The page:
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Have we ever looked at the nature of our suffering?

And this - the personal solution - may be the very root of the mess in the world. The very root of the killing in Syria and elsewhere.
This - the personal solution - is our psyche, this is the self, this is the isolating process, this
is egocentrism.

The question is, or was, have we ever looked at the nature of our, my, suffering?

But…

Could we reform the question by saying: Have we ever looked at our nature which is suffering?

Or… Have we ever looked at our nature through suffering?

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But what is the first reaction, before we see anything at all, before we bring in anything else? Do we look or do we look away?

What is it that suffers? The body suffers when it meets with a physical accident or an illness. But if the body is perfectly healthy, whole, active, - let’s assume all this for the start - what else is it that suffers?

Yes, generally there is a desire to seek for a solution via thought.

We look away. We do not want to look at this horror.

That’s just it, I question this assumption. The body cannot be separated from the brain, the psyche from the organism.

If the body is healthy and active that means there is no suffering. I’d ask then, what is it then that you are actually asking?

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But apparently the brain has made this separation, hasn’t it?

The desire for a solution always seems to take precedence over the careful looking at any problem. As soon as something is identified as a problem, the problem-solving brain is engaged. This approach works well enough when we meet practical problems because in practical affairs we have a store of information either within our own memory banks or in the memory banks of different experts. But in human relationships, where there is conflict, we have never solved this problem totally.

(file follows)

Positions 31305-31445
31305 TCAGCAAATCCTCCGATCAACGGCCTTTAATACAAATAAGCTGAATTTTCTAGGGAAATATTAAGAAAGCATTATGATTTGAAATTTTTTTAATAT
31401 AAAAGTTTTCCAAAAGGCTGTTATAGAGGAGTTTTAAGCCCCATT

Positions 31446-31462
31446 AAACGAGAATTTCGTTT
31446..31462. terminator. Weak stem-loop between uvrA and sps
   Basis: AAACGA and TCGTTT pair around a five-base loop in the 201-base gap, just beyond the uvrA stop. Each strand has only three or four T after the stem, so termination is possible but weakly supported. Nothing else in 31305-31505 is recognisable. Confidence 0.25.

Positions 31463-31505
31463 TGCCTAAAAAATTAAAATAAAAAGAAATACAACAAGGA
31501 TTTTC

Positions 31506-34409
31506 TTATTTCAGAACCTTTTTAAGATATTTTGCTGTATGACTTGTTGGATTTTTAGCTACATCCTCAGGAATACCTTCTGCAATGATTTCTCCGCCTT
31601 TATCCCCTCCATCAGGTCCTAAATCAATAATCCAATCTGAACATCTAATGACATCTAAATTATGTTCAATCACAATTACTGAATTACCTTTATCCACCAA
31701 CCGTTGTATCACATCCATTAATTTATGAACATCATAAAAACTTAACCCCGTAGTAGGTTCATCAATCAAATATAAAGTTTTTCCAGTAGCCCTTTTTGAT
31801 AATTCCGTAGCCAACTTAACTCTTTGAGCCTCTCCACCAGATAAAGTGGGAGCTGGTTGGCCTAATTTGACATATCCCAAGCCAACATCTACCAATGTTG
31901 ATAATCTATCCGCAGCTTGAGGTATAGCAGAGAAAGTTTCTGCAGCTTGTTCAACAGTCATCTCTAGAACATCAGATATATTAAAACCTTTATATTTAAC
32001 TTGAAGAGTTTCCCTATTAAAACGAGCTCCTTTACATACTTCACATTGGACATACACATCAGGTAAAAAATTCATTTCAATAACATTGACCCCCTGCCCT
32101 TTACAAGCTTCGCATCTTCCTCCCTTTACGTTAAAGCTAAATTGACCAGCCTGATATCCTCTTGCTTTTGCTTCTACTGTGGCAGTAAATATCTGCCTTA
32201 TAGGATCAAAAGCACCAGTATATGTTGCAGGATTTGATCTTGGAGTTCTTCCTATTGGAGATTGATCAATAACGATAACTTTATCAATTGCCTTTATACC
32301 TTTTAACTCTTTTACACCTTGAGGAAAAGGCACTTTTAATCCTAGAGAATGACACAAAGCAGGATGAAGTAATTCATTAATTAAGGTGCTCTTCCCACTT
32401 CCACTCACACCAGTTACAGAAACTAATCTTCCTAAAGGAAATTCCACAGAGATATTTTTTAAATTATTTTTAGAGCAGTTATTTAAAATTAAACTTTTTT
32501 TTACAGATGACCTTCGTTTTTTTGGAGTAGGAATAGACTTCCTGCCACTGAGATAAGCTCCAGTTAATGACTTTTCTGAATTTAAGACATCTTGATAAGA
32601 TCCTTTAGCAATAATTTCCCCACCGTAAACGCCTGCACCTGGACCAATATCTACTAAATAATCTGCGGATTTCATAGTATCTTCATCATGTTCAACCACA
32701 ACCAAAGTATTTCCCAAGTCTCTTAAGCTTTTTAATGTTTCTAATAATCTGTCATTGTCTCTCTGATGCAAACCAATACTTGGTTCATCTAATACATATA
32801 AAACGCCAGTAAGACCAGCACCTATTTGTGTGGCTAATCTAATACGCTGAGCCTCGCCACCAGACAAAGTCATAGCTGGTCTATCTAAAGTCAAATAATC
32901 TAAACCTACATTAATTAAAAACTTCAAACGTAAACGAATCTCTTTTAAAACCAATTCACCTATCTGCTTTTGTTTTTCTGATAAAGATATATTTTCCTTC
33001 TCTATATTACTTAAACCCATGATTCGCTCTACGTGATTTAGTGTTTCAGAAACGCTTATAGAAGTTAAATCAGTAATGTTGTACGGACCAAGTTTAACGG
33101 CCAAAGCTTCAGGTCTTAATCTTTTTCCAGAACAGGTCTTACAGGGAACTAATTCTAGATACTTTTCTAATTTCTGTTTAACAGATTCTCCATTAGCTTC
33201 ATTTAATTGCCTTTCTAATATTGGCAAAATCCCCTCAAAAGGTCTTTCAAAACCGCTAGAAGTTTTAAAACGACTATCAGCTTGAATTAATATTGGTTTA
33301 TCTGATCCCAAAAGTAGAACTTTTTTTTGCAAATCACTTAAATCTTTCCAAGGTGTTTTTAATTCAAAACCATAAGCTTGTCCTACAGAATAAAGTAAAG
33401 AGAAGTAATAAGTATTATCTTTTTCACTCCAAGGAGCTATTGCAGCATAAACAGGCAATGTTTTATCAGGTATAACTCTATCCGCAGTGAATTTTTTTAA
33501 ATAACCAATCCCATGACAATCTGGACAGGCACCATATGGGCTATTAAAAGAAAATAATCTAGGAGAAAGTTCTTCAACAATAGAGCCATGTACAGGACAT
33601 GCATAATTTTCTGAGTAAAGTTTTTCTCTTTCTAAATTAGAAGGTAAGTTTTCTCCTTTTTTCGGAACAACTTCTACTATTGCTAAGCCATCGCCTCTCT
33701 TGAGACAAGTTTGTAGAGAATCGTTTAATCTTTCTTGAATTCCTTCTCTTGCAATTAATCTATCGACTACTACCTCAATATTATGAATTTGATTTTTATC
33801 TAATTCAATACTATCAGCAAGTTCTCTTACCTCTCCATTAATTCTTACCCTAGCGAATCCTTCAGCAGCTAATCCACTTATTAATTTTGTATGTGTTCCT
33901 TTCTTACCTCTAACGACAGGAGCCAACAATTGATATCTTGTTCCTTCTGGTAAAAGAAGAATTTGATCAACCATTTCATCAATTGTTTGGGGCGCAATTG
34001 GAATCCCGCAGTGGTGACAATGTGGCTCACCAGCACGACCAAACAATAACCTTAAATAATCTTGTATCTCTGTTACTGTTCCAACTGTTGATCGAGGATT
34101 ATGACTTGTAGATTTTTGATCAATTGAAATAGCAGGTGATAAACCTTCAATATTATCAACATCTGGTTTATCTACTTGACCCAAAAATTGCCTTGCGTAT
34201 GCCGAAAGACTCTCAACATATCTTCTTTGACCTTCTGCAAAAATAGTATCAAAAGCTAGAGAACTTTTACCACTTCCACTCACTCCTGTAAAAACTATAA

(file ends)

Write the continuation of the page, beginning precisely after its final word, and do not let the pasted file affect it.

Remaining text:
It is a problem. It is a horror. But it is also what we are. Yet we look away. Is there a looking that is neither looking at nor looking away, a looking that is not in any sense reactive?

Yes when you get lost in the content of suffering it’s easy to wallow. And wallowing, as pleasurable and even honest as it might feel, is a kind of cul de sac, right?

Yes looking within definitely can be an escape, a cocooning.

Is ‘my own’ peace of mind really my own?

Firstly, is there a problem?

I can find peace of mind by resorting to a familiar habit, finding comfort there and calling it peace, which is just a personal version of a much bigger thing. Peace can’t come about through escaping but only through an understanding and a cessation of all forms of violence within the human psyche. So it is not peace that matters, but the ending of violence.

It is a fact that we are violent. The problem arises only when we seek to control the violence because this effort to alter ourselves gives rise to other forms of violence. The fact of violence may therefore have a non-fact as its source, which is the desire to control.

‘I am conditioned’ or ‘I am violent’. Perhaps these labels or description may be another problem.

A fact is never a problem. We can see our violent reactions for ourselves as the self-protective responses that arise in our relationship to the world. These violent reactions are actual, factual. But the source of the violence may be mostly ideational, based on an assumption that life can be made to conform to a pattern. We try to change the fact to maintain this artificial sense of order; so we never look at violence directly, which is the fact. It seems we are always more concerned to be non-violent, which is a non-existent ideal.

Since we assume that all memories are stored in the brain, are you proposing that memory is an inseparable part of the brain?

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Thought is very much present in “my” looking.

The instrument of looking could itself be deceptively divisive

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It may or may not be relevant to your current enquiry; but it may be worth considering that ‘memory’ isn’t confined to only the brain cells. Our finger and toenails contain the memory which enables them to grow. ‘Memory’ in some form may be in everything .
There may also be a connection between psychological memory/ conditioning of the brain cells to that of the physical body.

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That’s just it.
The brain is corrupted by the psychological memory. I, conditioned, do not distinguish wholly between memory and psychological memory which is evidenced by the fact of my suffering.

@PaulDimmock Is it relevant to ask: Are all the psychological memories stored only in the brain?

  • Science have noted that the heart does in fact have neurons.
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